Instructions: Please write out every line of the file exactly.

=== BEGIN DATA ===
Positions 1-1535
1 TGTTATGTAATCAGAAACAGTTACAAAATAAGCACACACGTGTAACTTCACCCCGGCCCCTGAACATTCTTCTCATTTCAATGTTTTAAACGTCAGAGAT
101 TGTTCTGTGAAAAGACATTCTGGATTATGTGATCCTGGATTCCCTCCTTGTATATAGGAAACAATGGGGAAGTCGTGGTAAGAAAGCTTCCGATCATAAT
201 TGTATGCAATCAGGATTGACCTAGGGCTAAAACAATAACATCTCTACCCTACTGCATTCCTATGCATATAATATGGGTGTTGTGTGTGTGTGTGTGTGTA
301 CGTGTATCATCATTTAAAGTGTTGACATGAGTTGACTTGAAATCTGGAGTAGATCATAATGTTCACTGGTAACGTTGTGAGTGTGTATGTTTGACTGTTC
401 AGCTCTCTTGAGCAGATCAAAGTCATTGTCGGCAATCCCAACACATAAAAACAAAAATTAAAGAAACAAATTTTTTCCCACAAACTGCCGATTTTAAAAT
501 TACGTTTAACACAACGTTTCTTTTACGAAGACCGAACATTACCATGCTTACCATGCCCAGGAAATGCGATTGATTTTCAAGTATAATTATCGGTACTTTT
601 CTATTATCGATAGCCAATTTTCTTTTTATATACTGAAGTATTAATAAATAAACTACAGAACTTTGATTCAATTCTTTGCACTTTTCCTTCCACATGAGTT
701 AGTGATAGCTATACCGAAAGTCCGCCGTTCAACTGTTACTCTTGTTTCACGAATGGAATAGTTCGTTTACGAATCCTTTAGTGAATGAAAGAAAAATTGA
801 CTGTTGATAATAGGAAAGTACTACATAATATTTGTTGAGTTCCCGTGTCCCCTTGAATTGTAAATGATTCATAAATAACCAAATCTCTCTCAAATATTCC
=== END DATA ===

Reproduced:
Positions 1-1535
1 TGTTATGTAATCAGAAACAGTTACAAAATAAGCACACACGTGTAACTTCACCCCGGCCCCTGAACATTCTTCTCATTTCAATGTTTTAAACGTCAGAGAT
101 TGTTCTGTGAAAAGACATTCTGGATTATGTGATCCTGGATTCCCTCCTTGTATATAGGAAACAATGGGGAAGTCGTGGTAAGAAAGCTTCCGATCATAAT
201 TGTATGCAATCAGGATTGACCTAGGGCTAAAACAATAACATCTCTACCCTACTGCATTCCTATGCATATAATATGGGTGTTGTGTGTGTGTGTGTGTGTA
301 CGTGTATCATCATTTAAAGTGTTGACATGAGTTGACTTGAAATCTGGAGTAGATCATAATGTTCACTGGTAACGTTGTGAGTGTGTATGTTTGACTGTTC
401 AGCTCTCTTGAGCAGATCAAAGTCATTGTCGGCAATCCCAACACATAAAAACAAAAATTAAAGAAACAAATTTTTTCCCACAAACTGCCGATTTTAAAAT
501 TACGTTTAACACAACGTTTCTTTTACGAAGACCGAACATTACCATGCTTACCATGCCCAGGAAATGCGATTGATTTTCAAGTATAATTATCGGTACTTTT
601 CTATTATCGATAGCCAATTTTCTTTTTATATACTGAAGTATTAATAAATAAACTACAGAACTTTGATTCAATTCTTTGCACTTTTCCTTCCACATGAGTT
701 AGTGATAGCTATACCGAAAGTCCGCCGTTCAACTGTTACTCTTGTTTCACGAATGGAATAGTTCGTTTACGAATCCTTTAGTGAATGAAAGAAAAATTGA
801 CTGTTGATAATAGGAAAGTACTACATAATATTTGTTGAGTTCCCGTGTCCCCTTGAATTGTAAATGATTCATAAATAACCAAATCTCTCTCAAATATTCC